New Study Shows Patient Centered Medical Homes Improve Health, Lower Costs

(11.11.2015)
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Patient centered medical home (PCMH) practices can improve health outcomes and lower costs for patients, according to a new study by Blue Cross & Blue Shield of Rhode Island (BCBSRI). At the end of a five-year study period, and in the final year of the study, PCMH practices were 5 percent less costly and saved $30M compared to standard primary care providers.

A recent analysis of BCBSRI’s PCMH experience between 2009-2014 found patients with complex medical conditions, like diabetes or cardiac health issues, are 16 percent less likely to be hospitalized or need to visit an emergency department, and readmissions to hospitals were 30 percent lower, compared to someone seeing a standard primary care provider. In addition, patients at PCMH practices saw marked improvements in a range of quality measures including diabetes care and colorectal screening. 

“We have invested heavily in provider partnerships committed to delivering on the triple aim of improving population health, patient experience and cost of care, and this study shows that we are beginning to see returns on that investment,” said Peter Andruszkiewicz, president and CEO of BCBSRI. “While we are pleased with the results to date, healthcare remains too expensive and does not produce the experience our members deserve. Blue Cross remains focused on accelerating delivery system change and achieving a simpler, more satisfying and affordable care experience for our members and all Rhode Islanders.”

The report tracked more than 89,000 commercial and 14,000 Medicare Advantage members within BCBSRI’s PCMH over the 2009 – 2014 time period. Today, BCBSRI has 137,000patients seen in PCMH practices.  Return on investment in the PCMH program was more than 250 percent, highlighting the value of focusing on enhanced access to team-based primary care and investing in programs that enable a coordinated care experience for those who need it most.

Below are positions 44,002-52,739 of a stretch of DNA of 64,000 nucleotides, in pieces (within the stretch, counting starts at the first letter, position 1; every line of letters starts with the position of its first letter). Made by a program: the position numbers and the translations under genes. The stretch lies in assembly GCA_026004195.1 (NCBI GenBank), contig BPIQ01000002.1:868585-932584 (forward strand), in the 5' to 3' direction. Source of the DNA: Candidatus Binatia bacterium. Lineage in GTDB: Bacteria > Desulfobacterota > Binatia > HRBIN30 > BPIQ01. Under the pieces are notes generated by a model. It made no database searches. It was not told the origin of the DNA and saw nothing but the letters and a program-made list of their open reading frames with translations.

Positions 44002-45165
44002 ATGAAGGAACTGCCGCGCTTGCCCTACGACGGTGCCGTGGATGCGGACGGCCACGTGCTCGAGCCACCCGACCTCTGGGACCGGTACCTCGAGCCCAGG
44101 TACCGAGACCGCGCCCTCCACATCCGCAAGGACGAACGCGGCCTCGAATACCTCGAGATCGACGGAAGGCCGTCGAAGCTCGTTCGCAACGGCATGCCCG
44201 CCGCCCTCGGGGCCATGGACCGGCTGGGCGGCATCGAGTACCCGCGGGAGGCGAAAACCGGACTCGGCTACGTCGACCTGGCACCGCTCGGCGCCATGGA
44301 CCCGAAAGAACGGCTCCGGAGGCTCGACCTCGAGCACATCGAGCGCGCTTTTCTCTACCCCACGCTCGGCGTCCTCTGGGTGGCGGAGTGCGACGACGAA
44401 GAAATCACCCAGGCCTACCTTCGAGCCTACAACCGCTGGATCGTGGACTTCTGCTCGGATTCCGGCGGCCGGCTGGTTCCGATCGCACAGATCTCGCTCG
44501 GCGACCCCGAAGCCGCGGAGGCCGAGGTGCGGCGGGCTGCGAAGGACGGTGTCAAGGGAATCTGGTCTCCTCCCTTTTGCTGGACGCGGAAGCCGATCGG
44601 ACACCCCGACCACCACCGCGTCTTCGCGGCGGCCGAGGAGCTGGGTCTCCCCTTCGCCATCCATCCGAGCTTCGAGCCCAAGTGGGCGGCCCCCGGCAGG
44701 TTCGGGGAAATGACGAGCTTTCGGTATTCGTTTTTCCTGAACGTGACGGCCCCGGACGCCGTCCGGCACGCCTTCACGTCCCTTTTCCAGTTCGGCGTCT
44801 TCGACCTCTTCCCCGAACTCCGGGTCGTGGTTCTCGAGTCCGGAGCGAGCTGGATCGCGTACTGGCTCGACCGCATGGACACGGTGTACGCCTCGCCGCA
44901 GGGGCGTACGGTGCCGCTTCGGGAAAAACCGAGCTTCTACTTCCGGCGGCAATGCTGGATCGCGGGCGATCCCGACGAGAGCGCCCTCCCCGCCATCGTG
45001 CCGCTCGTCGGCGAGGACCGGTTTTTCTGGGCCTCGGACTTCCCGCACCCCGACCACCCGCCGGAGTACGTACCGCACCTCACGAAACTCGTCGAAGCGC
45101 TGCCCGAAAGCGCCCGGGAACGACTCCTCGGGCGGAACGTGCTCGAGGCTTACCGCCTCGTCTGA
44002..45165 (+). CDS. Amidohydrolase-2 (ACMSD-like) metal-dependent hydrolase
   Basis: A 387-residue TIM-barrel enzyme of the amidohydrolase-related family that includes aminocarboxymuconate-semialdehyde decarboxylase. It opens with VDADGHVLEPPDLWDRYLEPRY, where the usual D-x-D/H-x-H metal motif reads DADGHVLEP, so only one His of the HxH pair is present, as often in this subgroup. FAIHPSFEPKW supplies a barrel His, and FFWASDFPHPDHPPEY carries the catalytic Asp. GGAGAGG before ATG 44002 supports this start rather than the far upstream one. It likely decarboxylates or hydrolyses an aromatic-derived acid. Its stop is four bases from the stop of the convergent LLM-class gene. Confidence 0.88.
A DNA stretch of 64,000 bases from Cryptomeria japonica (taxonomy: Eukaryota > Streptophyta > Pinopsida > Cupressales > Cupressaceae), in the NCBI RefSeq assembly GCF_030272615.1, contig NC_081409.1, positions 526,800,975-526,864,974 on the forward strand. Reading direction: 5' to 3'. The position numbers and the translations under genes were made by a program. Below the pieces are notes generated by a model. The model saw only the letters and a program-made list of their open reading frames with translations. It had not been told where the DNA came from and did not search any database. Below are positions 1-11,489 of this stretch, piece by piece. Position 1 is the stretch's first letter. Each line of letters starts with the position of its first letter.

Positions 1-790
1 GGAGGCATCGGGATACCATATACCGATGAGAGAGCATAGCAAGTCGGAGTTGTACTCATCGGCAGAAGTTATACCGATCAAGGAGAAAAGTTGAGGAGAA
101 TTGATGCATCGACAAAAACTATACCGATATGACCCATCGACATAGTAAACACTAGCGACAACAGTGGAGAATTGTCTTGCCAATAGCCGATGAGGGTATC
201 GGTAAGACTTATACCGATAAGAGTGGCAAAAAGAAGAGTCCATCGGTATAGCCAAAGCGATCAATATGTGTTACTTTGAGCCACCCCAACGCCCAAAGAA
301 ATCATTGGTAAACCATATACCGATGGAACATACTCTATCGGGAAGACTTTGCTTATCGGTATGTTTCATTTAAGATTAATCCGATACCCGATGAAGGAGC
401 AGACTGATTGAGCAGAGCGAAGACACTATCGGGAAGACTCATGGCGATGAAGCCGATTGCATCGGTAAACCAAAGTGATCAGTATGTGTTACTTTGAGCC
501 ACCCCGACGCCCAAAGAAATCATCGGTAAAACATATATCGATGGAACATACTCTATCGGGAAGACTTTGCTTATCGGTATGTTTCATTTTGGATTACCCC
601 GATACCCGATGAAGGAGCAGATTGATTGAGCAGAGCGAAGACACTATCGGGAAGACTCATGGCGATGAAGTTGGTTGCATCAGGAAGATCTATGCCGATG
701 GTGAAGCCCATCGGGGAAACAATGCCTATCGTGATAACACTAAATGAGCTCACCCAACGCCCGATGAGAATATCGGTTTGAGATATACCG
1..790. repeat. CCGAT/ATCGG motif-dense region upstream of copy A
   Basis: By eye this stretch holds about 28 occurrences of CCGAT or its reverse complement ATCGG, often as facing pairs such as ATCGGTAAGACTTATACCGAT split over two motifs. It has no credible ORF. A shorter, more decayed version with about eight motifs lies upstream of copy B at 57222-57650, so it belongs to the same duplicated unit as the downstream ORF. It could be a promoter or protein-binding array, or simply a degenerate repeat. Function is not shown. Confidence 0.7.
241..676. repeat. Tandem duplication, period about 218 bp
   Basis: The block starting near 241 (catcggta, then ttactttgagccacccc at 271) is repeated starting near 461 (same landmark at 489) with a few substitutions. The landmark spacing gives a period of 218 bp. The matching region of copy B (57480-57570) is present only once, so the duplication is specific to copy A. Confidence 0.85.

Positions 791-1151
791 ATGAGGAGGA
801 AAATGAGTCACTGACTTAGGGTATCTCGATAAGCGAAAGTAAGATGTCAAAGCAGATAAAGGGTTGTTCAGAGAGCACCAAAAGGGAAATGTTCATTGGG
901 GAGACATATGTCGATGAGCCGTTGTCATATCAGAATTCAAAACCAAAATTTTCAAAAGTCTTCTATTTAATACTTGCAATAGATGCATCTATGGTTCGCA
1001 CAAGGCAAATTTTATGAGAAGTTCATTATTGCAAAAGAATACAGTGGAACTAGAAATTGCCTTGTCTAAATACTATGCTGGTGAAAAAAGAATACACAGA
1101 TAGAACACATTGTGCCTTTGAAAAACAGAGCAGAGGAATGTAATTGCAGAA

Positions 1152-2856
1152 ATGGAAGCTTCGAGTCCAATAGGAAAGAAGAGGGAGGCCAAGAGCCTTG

BCBSRI has a strategic plan to drive toward affordable and simple care for all members by 2018. The company will build on proven approaches like strong provider partnerships, embracing and facilitating collaboration, and promoting a team-based approach to care that puts patients at the center.

“Achieving this early success has required a complete shift in the way both BCBSRI and our provider partners think about financial incentives, and reinforces the importance of moving away from fee-for-service payments.  Instead of rewarding volume of care, BCBSRI and our partners have shared financial incentives to improve access to care, coordination among clinicians in different settings and, ultimately, the health of BCBSRI members,” said Mark Waggoner, senior vice president of care integration and management, BCBSRI.

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